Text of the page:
Green v. Reyes, No. B14-92-00680-CV

CourtCourt of Appeals of Texas
Writing for the CourtBefore J. CURTISS BROWN; PER CURIAM
Citation836 S.W.2d 203
Docket NumberNo. B14-92-00680-CV
Decision Date30 June 1992
PartiesRaymond Eugene GREEN, Appellant, v. Ben REYES, Appellee. (14th Dist.)

Page 203

836 S.W.2d 203
Raymond Eugene GREEN, Appellant,
v.
Ben REYES, Appellee.
No. B14-92-00680-CV.
Court of Appeals of Texas,
Houston (14th Dist.).
June 30, 1992.

Page 204

Eugene Jones, Houston, Randall B. Wood, Austin, Jack C. Ogg, Houston, for appellant.

William H. White, Gerald M. Birnberg, Houston, for appellee.

Before J. CURTISS BROWN, C.J., and MURPHY and CANNON, JJ.

OPINION

PER CURIAM.

This is an accelerated appeal in an election contest. Appellant, Raymond Eugene Green, appeals from the trial court order of a new election in the Democratic nomination for United States Representative to the 29th Congressional District. In eighteen points of error, appellant asserts that the trial court abused its discretion by declaring the election canvass void and ordering a new election. We affirm.

Appellee, Ben Reyes, brought an election contest pursuant to section 232 of the Election Code challenging the final canvass as not reflecting the true outcome of the election. See TEX.ELEC.CODE ANN. § 232.001 et seq. (Vernon 1986). Both appellee, Ben Reyes, and appellant, Raymond Eugene Green, were candidates in the Democratic primary runoff election for Democratic party nominee to the 29th Congressional District. The April 14, 1992 election primary runoff yielded a 180 vote margin of victory for appellant. Appellee's election contest petition argued that a significant number of voters had cast votes in both the Republican primary contest on March 10, 1992 and subsequently participated in the April 14, 1992 Democratic primary runoff. Under the Texas Election Code, the ballot of voters who cast ballots in both the Republican and Democratic primary elections are void. See TEX.ELEC.CODE ANN. § 162.013 (Vernon 1986). Therefore, such ballots are illegal votes and not legally countable. See TEX.ELEC.CODE ANN. § 221.003 (Vernon 1986). Appellee provided a list of 431 names and addresses of the illegal crossover voters which had been compiled by the accounting firm of Arthur Andersen & Company. The company had compiled the list through a detailed comparison of voter names, voter registration numbers and precinct numbers. The list included the names of only those voters who had voted in both the March 10, 1992 Republican Primary and the April 14, 1992 Democratic Primary runoff.

During an eleven day trial, the court heard testimony from 313 of the 431 allegedly illegal voters. Many of the voters

Page 205

appeared at trial to testify; a few were deposed by telephone; and some others submitted affidavits. Many witnesses expressed dismay and anger that the trial court was demanding that they reveal for whom they had voted when generally voters enjoy a constitutional right not to do so; however, the trial court properly advised the voters that this protection does not extend to voters who have cast illegal votes. See, e.g., Ex Parte Henry, 132 Tex. 575, 126 S.W.2d 1 (1939). See also TEX.ELEC.CODE ANN. § 221.009(a) (Vernon 1986). Nevertheless, the trial court issued admonishments to each witness that although voting in both political party's election primary is a crime, "nothing you testify to in this case can ever be used against you." The court determined that the number of illegal votes was truly 429 and that of those votes, 220 illegal votes were cast in favor of Green, 75 illegal votes in favor of Reyes, 8 votes were not illegal at all 1, and 126 votes were unable to be attributed to either candidate because the testimony of the voter was unable to be obtained or the voter did not remember how he or she voted. Thereafter, both appellant and appellee brought forth expert testimony to show that statistically the vast majority of the 126 undetermined illegal votes would have been cast for their opponent.

After deducting the number of attributable illegal votes from each side, Green maintained a 41 vote margin of victory. Once the trial court has determined which illegal votes it can subtract as attributable to either candidate and which illegal votes are unascertained, section 221.012 provides that:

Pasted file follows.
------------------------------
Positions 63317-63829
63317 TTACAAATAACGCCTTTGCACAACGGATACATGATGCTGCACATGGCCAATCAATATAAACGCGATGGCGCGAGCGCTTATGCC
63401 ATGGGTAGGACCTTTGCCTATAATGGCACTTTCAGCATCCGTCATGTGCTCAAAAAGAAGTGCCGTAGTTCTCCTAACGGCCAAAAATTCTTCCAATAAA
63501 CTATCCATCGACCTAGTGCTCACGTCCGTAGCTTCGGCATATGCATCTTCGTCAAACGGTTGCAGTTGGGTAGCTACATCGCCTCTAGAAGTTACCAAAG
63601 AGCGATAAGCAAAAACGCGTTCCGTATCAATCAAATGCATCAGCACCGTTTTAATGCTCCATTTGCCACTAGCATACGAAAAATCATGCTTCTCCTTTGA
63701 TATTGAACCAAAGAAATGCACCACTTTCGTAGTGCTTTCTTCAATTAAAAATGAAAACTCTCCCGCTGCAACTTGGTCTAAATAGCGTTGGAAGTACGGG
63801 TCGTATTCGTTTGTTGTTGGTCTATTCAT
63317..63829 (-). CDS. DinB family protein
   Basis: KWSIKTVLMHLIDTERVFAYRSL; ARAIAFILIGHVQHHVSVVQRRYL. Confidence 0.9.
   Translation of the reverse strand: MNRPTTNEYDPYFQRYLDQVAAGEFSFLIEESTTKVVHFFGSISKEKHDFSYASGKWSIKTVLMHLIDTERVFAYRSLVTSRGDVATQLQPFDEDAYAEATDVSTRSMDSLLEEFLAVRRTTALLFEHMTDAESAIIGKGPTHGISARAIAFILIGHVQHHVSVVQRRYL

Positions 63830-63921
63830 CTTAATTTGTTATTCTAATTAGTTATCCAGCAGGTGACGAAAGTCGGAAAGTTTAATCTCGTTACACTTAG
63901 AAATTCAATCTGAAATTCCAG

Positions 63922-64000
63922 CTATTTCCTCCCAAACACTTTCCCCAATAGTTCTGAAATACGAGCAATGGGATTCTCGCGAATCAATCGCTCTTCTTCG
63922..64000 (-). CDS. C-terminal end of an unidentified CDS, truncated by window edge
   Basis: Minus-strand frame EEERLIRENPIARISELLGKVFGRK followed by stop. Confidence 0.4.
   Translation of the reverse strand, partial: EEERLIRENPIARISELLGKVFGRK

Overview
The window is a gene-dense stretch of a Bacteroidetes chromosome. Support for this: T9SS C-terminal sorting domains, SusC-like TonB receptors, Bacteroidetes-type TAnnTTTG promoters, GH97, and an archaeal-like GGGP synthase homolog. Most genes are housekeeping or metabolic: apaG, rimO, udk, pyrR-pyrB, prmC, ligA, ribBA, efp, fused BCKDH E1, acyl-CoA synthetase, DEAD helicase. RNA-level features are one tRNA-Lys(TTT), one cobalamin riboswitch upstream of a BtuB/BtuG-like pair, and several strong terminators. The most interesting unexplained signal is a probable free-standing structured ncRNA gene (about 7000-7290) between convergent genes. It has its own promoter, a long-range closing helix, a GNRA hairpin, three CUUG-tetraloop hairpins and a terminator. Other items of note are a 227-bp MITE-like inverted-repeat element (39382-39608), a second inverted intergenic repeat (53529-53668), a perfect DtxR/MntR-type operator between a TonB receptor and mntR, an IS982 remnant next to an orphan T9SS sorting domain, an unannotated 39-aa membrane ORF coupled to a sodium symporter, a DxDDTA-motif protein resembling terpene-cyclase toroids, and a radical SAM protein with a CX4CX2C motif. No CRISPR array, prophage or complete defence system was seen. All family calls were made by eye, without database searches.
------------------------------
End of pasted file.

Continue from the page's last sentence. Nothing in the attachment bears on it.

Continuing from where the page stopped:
(a) If the tribunal hearing an election contest can ascertain the true outcome of the election, the tribunal shall declare the outcome.

(b) The tribunal shall declare the election void if it cannot ascertain the true outcome of the election.

TEX.ELEC.CODE ANN. § 221.012 (Vernon 1986). The trial court exercised its authority under the election code and ordered the election void because the margin of victory was less than the number of unascertained illegal votes. TEX.ELEC.CODE ANN. § 221.009(b) (Vernon 1986).

In support of this ruling, the trial court issued its Findings of Fact and Conclusions of Law as follows:

A. Findings of Fact

1. On April 14, 1992, the Democratic Party of Harris County held a primary run-off election to determine the party's nominee for the newly created 29th Congressional District. The two men running for that election were Ben Reyes, a long-time Houston city councilman, and Raymond Eugene Green, a state senator from the Houston area. The final canvass of the April 14 run-off election showed that Green had won by a 180 vote margin. The April 14 runoff followed a March 10, 1992 general primary, held in both major political parties. Pursuant to a stipulation made by the two parties the final canvass of the election reflected the following totals for each of the candidates: Raymond Eugene Green--15,844 votes; Ben Reyes--15,664 votes.

2. After Reyes had filed this lawsuit, but before the trial had commenced, the Harris County Clerk, Anita Rodeheaver, discovered 22 unopened and uncounted ballots from the Democratic run-off. The ballots were later opened under the supervision of the court and found to reflect the following totals for each of the candidates: Raymond Eugene Green 14 votes, and Ben Reyes 8 votes. When added to the vote count stipulated to by the parties, the court finds that the final canvas should be adjusted to represent the following totals for each of the candidates: Raymond Eugene Green--15,858 votes; Ben Reyes--15,672 votes. This produces a margin of victory for Green of 186 votes.

3. Voting records kept by the Harris County Clerk's office showed that 431 individuals had signed-in to vote at the Republican primary on March 10, 1992 and subsequently

Page 206

signed-in to vote in the Democratic Primary Run-off election on April 14, 1992. See Plaintiff's Exhibits 1a-1f; Testimony of Barbara Duganier of Arthur Andersen & Co.

4. Additional evidence indicates that the correct number of individuals that apparently voted in both the Republican primary and the Democratic run-off was 429. Of these, approximately 97.5% (418) probably voted in the Green/Reyes race in the multi-race run-off election, because that percent of all run-off voters cast a vote for one candidate or the other in the Green/Reyes race.